The Wulff: Why Aussie retailers are so hungry to finish this year’s Black Friday
The odds are frighteningly short that in the last 72 or so hours, you stopped whatever it was you usually do and either jumped online – or perhaps you even wandered into a genuine, real-life bricks-and-mortar shop and bought something – anything – for less than it usually goes for.
There’s no shame, you were among the circa 6 million Aussies who made a point of doing just that, lured by the promise of a spending spree we’ve come to accept like some Pagan ritual that must begin on the final (Black) Friday of November and continue across 4 fun filled days in to something even more bizarre that we’re calling Cyber Monday.
Like Halloween or Thanksgiving, it’s a tradition from the US: involuntarily inherited, little understood, obscured in meaninglessness… yet terrific fun and apparently a great success.
Aussie retailers are hoping so.
Australian retail sales volumes have fallen for three consecutive quarters for the first time in 15 years, putting the industry under intense pressure.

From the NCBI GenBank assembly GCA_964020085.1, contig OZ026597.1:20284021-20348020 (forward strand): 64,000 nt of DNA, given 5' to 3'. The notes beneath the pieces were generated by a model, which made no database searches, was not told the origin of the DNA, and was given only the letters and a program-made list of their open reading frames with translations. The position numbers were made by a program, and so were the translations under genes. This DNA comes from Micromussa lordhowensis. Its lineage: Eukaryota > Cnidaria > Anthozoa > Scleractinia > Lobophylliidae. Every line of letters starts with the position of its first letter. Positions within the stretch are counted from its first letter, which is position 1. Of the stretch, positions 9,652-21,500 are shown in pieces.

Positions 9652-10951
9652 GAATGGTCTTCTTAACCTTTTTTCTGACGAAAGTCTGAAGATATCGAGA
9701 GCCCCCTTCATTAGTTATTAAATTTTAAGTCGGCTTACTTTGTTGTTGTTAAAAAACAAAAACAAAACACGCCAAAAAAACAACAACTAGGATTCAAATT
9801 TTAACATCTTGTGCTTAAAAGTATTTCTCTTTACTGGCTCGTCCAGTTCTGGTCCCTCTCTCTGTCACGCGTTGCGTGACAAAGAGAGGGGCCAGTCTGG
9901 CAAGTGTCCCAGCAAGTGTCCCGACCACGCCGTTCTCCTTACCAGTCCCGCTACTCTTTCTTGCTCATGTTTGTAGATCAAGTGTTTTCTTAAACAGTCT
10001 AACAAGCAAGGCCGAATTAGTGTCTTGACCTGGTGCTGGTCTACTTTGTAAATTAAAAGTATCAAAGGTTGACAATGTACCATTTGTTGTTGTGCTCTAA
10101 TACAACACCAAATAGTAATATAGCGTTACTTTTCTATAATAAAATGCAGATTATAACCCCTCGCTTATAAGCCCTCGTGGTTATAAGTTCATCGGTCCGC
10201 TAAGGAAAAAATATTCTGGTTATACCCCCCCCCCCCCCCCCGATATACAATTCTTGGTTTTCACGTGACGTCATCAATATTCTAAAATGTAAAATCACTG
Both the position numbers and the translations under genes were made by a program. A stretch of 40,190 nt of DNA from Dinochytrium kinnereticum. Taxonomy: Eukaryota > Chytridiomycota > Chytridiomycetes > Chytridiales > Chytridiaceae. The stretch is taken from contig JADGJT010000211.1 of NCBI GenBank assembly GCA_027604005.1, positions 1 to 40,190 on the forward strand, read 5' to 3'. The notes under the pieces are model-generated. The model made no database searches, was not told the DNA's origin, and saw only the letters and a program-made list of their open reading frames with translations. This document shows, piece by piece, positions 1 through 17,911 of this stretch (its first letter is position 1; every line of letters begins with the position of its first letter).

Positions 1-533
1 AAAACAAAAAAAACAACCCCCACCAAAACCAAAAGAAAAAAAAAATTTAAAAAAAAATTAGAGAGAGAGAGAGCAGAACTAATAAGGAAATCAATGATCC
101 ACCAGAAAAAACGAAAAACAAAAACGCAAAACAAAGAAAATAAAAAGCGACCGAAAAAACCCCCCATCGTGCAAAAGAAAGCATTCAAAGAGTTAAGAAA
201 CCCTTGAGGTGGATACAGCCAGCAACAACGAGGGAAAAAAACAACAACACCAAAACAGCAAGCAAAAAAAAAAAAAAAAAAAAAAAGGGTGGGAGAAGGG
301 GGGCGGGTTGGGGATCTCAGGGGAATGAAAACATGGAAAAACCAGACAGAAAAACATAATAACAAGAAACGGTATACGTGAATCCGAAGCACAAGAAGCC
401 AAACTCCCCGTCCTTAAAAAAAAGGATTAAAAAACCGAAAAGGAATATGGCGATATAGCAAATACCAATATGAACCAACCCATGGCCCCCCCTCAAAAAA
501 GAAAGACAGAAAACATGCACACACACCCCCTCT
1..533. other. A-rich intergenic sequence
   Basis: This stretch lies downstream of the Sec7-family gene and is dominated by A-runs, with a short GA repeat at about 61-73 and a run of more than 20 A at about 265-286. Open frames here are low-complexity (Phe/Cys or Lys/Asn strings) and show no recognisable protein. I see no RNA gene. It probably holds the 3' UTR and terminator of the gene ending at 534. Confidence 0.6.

The last time we saw three consecutive quarters of decline was in the Global Financial Crisis of 2008 – which gives us a concerning insight into the current economic climate. It’s not quite a recession, but it might feel that way for a klot of the ASX Retail Sector.
According to Stake market analyst, Megan Stals, soaring fuel prices, services inflation, increasing rents and interest payments are all hitting consumers hard.
“During recessionary periods, investors will often look to consumer staples stocks as a safe haven, but even Coles and Woolworths have seen recent falls, as increased theft, higher leasing costs and strikes place risk on profits… but that doesn’t mean there aren’t opportunities.”